Unley Park, South Australia
Unley Park is a southern suburb of Adelaide in the City of Unley. Its postcode is 5061, it is located on east of the Belair railway line. Access via public transport is from the Unley Park railway station, Millswood railway station and the Unley Road "Go Zone". A feature of the district is leafy Victoria Avenue—Adelaide's wealthiest street, containing many large and luxurious houses built between the two World Wars. Politically, the suburb is safe for the Liberals. Unley Park Post Office opened on 2 January 1946 and closed in 1999. Two historic private schools were located on Thornber Street, Unley Park: Kyre College at number 4, Mrs. Thornber's School associated with Tormore House School, at number 39. Both were dissolved early in the 20th Century. Heywood Park
Parkside, South Australia
Parkside is an inner southern suburb of Adelaide, South Australia. It is located in the City of Unley; the suburb was once home to the mental health campus of the Royal Adelaide Hospital. Known as'The Parkside Asylum', it was the primary mental health facility in the state, occupied one-third of the suburb's area. Parkside Post Office opened on 10 December 1859 and was renamed Eastwood in 1967. Parkside lies on the southern boundary of the southern park lands, it is bounded, among others, by Glen Osmond, Greenhill and Fullarton roads. The 2011 Census by the Australian Bureau of Statistics counted 4,634 persons in Parkside on census night. Of these, 46.9% were male and 53.1% were female. The majority of residents are of Australian birth, with other common census responses being England and Italy; the age distribution of Parkside residents is comparable to that of the greater Australian population. 71.7% of residents were over 25 years in 2006, compared to the Australian average of 66.5%. The local newspaper is the Eastern Courier Messenger.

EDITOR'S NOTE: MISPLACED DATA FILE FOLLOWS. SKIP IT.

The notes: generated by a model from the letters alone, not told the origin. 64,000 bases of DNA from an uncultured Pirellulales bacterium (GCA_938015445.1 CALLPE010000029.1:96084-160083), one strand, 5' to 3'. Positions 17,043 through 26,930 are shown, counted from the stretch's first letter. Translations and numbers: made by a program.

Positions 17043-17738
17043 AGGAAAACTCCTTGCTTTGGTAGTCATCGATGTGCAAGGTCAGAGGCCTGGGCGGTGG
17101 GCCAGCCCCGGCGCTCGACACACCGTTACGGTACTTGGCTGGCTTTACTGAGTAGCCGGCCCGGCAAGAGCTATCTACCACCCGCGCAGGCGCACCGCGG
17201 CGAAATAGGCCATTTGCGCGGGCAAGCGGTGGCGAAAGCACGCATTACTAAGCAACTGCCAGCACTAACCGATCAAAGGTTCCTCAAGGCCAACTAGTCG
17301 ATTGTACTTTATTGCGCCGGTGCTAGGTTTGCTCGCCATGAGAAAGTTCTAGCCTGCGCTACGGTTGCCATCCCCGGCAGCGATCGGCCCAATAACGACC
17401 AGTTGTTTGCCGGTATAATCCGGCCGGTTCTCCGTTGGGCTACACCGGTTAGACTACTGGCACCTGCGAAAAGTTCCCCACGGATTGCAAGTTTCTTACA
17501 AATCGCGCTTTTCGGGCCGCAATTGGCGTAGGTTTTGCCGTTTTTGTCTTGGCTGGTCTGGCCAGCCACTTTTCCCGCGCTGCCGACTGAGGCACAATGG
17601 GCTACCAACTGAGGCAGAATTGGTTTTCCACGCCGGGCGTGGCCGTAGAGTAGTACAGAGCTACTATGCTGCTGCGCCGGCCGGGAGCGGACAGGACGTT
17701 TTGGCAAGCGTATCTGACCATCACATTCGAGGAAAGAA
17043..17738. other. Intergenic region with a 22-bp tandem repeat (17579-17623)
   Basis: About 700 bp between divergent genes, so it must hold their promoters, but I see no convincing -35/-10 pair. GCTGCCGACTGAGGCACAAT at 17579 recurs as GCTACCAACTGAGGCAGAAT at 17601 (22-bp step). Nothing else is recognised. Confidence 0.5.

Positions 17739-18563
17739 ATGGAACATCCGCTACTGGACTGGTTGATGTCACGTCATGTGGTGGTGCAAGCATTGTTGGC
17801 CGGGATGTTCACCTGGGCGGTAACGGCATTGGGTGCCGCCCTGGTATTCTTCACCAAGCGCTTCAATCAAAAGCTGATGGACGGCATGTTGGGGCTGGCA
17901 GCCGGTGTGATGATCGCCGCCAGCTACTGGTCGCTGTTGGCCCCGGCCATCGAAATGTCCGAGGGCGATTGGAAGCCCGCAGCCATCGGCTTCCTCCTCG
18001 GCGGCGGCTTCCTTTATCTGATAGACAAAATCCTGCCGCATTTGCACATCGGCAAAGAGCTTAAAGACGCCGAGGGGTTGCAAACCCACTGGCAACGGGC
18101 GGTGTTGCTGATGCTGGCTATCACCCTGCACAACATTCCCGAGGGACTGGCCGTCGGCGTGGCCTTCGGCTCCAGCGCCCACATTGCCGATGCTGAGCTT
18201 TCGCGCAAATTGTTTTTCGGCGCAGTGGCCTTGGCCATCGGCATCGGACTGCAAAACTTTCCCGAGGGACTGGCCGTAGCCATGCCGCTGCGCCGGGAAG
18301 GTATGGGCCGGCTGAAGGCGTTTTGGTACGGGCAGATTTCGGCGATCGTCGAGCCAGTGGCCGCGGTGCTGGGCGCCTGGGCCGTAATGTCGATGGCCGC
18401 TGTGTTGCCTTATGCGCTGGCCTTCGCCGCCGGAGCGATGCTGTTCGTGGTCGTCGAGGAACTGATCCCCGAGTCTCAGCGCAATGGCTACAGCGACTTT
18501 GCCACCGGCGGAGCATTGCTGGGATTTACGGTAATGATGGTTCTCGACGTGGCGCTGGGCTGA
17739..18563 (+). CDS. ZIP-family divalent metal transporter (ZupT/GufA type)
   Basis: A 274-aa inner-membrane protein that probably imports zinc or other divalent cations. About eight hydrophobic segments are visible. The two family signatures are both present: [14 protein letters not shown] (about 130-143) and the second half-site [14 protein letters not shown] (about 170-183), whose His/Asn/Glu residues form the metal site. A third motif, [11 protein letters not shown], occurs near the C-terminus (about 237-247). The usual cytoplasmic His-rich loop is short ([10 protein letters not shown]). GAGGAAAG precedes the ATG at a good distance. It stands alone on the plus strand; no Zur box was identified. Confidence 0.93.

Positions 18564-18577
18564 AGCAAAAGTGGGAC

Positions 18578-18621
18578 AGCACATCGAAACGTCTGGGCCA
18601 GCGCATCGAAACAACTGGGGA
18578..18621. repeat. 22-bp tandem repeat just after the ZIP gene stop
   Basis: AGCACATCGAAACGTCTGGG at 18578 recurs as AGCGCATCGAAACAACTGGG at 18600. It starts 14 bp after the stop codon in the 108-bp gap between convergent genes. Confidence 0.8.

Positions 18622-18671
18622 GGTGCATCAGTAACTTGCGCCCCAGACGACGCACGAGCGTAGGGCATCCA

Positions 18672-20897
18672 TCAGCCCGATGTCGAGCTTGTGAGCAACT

Other regional and national newspapers such as The Advertiser and The Australian are available. Parkside Primary School is located on Robsart Street. St Raphael's School is on Glen Osmond Road; the suburb is within dining precinct. One of the largest parks in Parkside is Howard Florey Reserve, on the corner of Campbell Road and Fullarton Road. Henry Codd Reserve lies between Maud Street and Fuller Street and connects via a walking trail to the Leicester Street playground. There is Mcleay Park, lying between George Street and Jaffrey Street. Most of these parks are fenced in. All have their own playgrounds; the suburb is serviced by several main roads. Unley and Fullarton roads connect the suburb to Adelaide city centre. Glen Osmond Road passes beside Parkside, linking the inner southeast of metropolitan Adelaide to the South Eastern Freeway. Public transport in Parkside is serviced by routes 172, run by the Adelaide Metro; the Adelaide to Glenelg tram line is very close to Parkside and there was once another tram line running south from the city.
List of Adelaide suburbs "City of Unley". Official website. City of Unley. Retrieved 14 April 2011
Black Forest, South Australia
Black Forest is an inner southern suburb of Adelaide, South Australia. It is located in the City of Unley, bounded by the Glenelg Tramline, the Seaford railway line, South Road and East Avenue. "A dense area of bush known as the Black Forest once covered the Unley region of the Adelaide Plains. The woodland forest was a mix of grey-box, blue gum, red gum, native pines and sheoak trees, with grass trees, native grasses and orchids; these plants had deep roots that held the soil together and the plant debris that fell on the earth decomposed releasing nutrients into the soil."In the early years of colonial settlement, the Black Forest was "frequented by bush rangers and cattle thieves". There have been three Post Offices named Black Forest: the first opened on 1 September 1899 and was renamed Glandore in 1915, the second opened on 10 November 1947 and was renamed Clarence Park West in 1966, the third, located on South Road between Byron and Cowper Roads, opened on 8 January 1996; the 2006 Census by the Australian Bureau of Statistics counted 1,846 persons in Black Forest on census night.